Courthouses in Ontario typically rely on mentors to help train new clerks. In Stevens’ view, irregular hours in the entry level position and “sporadic training” have made the job even less attractive over the years.
“There tends to be a high turnover, not only because of the stresses that they feel from new requirements dealing with self-represented people,” said Stevens, but because “you have to be able to multitask, whether you’re in the courtroom itself or … in the office.”
Add to that the pressure of dealing with stressed-out people on the other side of the counter, and “it’s a perfect storm,” explains Macfarlane. She has raised concerns over the years about the lack of training for frontline staff who are dealing with more and more people seeking help with their paperwork.
“We have this distinction that is drawn, that is slightly grey, between giving people legal advice, which only a lawyer can do, and giving people legal information, which is essentially information about the procedure rather than the merits of your case,” Macfarlane says. Staff “live in mortal terror” about crossing the line, explains Macfarlane, so they’re reluctant to provide even basic information to individuals trying to file their documents.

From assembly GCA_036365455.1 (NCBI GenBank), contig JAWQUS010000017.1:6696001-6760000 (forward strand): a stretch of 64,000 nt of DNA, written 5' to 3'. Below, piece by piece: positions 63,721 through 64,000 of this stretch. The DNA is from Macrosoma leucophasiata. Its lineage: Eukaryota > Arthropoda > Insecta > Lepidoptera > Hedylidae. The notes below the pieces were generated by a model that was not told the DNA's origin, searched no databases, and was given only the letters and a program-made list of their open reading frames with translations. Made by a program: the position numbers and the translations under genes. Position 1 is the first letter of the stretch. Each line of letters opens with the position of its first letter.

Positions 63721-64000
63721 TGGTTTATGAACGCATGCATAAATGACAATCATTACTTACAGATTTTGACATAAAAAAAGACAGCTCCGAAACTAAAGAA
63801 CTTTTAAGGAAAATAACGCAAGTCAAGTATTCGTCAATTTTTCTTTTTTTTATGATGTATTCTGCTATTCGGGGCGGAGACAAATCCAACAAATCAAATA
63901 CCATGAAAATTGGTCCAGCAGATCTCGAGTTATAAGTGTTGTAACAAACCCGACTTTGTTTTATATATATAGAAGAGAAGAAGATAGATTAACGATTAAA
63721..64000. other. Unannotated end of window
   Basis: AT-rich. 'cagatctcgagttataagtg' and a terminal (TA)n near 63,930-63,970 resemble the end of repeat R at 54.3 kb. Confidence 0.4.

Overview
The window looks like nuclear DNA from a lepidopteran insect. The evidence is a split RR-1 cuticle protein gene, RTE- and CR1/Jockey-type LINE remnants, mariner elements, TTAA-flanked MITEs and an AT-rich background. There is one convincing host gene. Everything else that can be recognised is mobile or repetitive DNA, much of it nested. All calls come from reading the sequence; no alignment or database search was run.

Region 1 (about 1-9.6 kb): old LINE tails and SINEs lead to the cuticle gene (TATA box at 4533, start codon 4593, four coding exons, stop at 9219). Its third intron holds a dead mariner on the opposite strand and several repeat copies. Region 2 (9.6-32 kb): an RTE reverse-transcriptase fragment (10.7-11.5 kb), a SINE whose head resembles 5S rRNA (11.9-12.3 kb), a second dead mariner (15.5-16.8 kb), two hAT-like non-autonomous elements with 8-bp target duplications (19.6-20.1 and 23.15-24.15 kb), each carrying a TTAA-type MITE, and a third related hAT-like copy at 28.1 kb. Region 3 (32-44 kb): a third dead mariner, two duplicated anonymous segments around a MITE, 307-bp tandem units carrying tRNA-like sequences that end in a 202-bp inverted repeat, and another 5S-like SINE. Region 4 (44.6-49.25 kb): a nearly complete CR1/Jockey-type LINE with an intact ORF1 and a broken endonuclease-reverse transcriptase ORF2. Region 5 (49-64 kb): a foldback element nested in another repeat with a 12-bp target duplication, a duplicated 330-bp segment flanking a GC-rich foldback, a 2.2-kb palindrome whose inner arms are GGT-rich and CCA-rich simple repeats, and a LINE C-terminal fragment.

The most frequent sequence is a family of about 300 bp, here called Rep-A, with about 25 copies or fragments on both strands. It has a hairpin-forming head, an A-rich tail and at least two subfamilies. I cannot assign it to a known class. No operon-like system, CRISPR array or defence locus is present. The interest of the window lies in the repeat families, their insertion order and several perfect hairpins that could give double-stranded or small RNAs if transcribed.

As part of her work, Macfarlane was asked by the Nova Scotia Department of Justice Court Services to help train court services staff on what information they were and were not allowed to provide. According to initial surveys following the training, people had “high levels of satisfaction with the service provided by counter staff” and appreciated their assistance.
The ministry told The Pointer in an email that it has launched a similar training program at all family and small claims court locations across Ontario and is “working to modernize court services and improve wait times through the development and delivery of electronic services that are more convenient, easier to use, and that don’t require people to go to a court office in person.”